Haynes family: a slice of Roxbury history
Roy, Michael recall childhood in Roxbury
The Roxbury in which Roy and Michael Haynes were born in the late 1920s disappeared long ago, leveled by the urban renewal wrecking ball in the 1960s. Their family’s three-story frame house, were it still standing, would be next to the 20-yard line of the football field that now lies behind the John D. O’Bryant School of Mathematics and Science.
“The whole neighborhood is gone,” says Michael, 92. “Our house was in the middle of it.”
A drawing of the house hangs on the wall of Michael’s home, and memories of the home feature prominently in the recollections of the brothers, the last two of four sons born to Barbadian immigrant parents.
Roy, now 94, became one of the most influential drummers of the 20th century, joining the seminal Charlie Parker quintet, touring Europe with Sarah Vaughan, recording and performing as a member of the John Coltrane quartet and helming his own bands. He has recorded 34 records under his own name and appeared on dozens more between 1949 and 2011.
Michael rose to prominence as a civil rights leader in Boston’s black community, most notably as pastor of the 12th Baptist Church in Roxbury and representing Roxbury in the Legislature during the late 1960s.
In a recent interview with the Banner at Michael’s Clifford Street home, the brothers recalled their formative years in Roxbury, giving insight into the culture of the community that shaped their lives.
“Haskins Street was our favorite place,” Roy recalls. “We lived across the street from a synagogue.”
“Do you recall working in the synagogue?” Michael interjects.
“Of course! I remember getting my little bit of money,” his brother returns.
Roy wears a beige polo shirt and beige camouflage pants with an embossed black leather cowboy belt. He reclines in an easy chair. Michael, wearing a UMass Boston T-shirt and blue shorts, sits up straight, leaning slightly forward on a couch. The brothers maintain an easy rapport, with Michael, whose memory remains sharp, from time to time gently prompting his older brother’s memory.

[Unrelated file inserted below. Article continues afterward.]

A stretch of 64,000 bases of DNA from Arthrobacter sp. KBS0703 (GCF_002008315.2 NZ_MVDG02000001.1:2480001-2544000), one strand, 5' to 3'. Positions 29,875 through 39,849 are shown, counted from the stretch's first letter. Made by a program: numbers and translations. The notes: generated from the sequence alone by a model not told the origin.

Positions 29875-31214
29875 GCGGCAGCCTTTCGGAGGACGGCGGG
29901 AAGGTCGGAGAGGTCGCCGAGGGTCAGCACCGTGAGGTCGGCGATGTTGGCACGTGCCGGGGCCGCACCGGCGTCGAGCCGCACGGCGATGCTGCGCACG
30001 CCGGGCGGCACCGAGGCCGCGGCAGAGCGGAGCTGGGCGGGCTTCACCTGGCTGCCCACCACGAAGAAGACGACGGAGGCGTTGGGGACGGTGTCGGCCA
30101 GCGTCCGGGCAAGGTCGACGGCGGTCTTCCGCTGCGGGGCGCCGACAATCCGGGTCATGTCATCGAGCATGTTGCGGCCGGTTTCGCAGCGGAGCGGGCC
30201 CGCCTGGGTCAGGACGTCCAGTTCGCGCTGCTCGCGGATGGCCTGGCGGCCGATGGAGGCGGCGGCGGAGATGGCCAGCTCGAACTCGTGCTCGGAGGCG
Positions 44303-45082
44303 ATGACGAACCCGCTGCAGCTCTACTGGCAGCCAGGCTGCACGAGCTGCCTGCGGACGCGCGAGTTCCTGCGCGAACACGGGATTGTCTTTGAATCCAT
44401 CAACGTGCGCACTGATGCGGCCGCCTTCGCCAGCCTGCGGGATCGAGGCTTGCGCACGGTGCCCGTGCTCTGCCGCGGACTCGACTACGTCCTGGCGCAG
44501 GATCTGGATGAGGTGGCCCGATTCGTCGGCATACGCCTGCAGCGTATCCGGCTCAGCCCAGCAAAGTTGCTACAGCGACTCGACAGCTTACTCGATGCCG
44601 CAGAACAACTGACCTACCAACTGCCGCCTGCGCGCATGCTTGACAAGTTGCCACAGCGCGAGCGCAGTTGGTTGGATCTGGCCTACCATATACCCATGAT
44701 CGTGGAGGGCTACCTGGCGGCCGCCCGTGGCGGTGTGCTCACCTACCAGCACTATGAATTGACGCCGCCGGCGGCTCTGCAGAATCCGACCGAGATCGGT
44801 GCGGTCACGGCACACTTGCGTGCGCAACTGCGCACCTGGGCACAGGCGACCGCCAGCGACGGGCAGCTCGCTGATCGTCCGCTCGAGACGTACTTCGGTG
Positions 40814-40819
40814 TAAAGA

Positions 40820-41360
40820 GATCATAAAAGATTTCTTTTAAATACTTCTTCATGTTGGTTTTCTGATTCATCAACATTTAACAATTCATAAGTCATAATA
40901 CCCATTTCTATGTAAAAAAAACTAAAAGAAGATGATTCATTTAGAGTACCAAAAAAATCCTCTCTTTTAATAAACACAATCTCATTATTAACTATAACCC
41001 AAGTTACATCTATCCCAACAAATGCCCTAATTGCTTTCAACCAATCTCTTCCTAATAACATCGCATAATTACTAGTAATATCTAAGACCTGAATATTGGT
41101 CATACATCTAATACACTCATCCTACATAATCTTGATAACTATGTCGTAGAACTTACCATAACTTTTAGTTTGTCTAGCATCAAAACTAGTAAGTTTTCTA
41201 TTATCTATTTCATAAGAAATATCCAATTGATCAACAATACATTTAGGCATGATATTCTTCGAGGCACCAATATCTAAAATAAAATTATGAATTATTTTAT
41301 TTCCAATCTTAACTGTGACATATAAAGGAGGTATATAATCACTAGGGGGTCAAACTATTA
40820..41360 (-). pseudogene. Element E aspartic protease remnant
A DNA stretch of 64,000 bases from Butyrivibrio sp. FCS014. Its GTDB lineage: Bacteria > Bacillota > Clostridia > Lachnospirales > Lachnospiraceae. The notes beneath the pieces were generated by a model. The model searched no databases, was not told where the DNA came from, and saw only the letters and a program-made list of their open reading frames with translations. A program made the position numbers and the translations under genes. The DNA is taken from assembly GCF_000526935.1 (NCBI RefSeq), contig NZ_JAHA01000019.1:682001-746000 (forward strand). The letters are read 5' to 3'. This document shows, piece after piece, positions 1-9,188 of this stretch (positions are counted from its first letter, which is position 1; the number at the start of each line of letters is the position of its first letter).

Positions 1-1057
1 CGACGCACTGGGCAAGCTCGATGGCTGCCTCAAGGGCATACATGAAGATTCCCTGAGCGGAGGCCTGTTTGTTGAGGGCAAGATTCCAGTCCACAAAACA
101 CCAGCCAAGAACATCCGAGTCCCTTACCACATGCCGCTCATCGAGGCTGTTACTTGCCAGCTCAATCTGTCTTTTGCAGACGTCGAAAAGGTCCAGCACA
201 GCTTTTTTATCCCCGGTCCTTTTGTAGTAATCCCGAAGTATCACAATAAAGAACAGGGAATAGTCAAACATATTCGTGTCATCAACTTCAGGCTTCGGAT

Near their childhood Haskins Street home was a driveway leading to a large Salvation Army facility, where goods were stored and sold.
“It was almost next to our house,” Michael recalls. From there, Roy got his first drum kit. A driver for the Salvation Army who was friendly with the boys — Michael recalls his nickname as being “Lock the Gate” ⎯ made sure the Haynes family had first dibs on quality goods coming into the facility.
The Haynes brothers’ father, Gus, worked as a garbage collector by day. Evenings and weekends, the classically-trained musician enjoyed playing the organ — both the one in their local church and the one he had at home. Their older brother Douglas played trumpet.
“Usually, I played drums for him,” Roy recalls. “He was too hip.”
Roy also dipped into his older brother’s record collection.
“My parents didn’t have too many records,” he recalls.
Other musical influences included the St. Cyprians Bugle and Drum Corps and school bands at the Timilty middle school and Roxbury Memorial high school.
“In those days, schools had bands,” Michael notes.
Michael also cites the Robert Gould Shaw House, a Lower Roxbury settlement center founded in 1908, as a major influence in his development.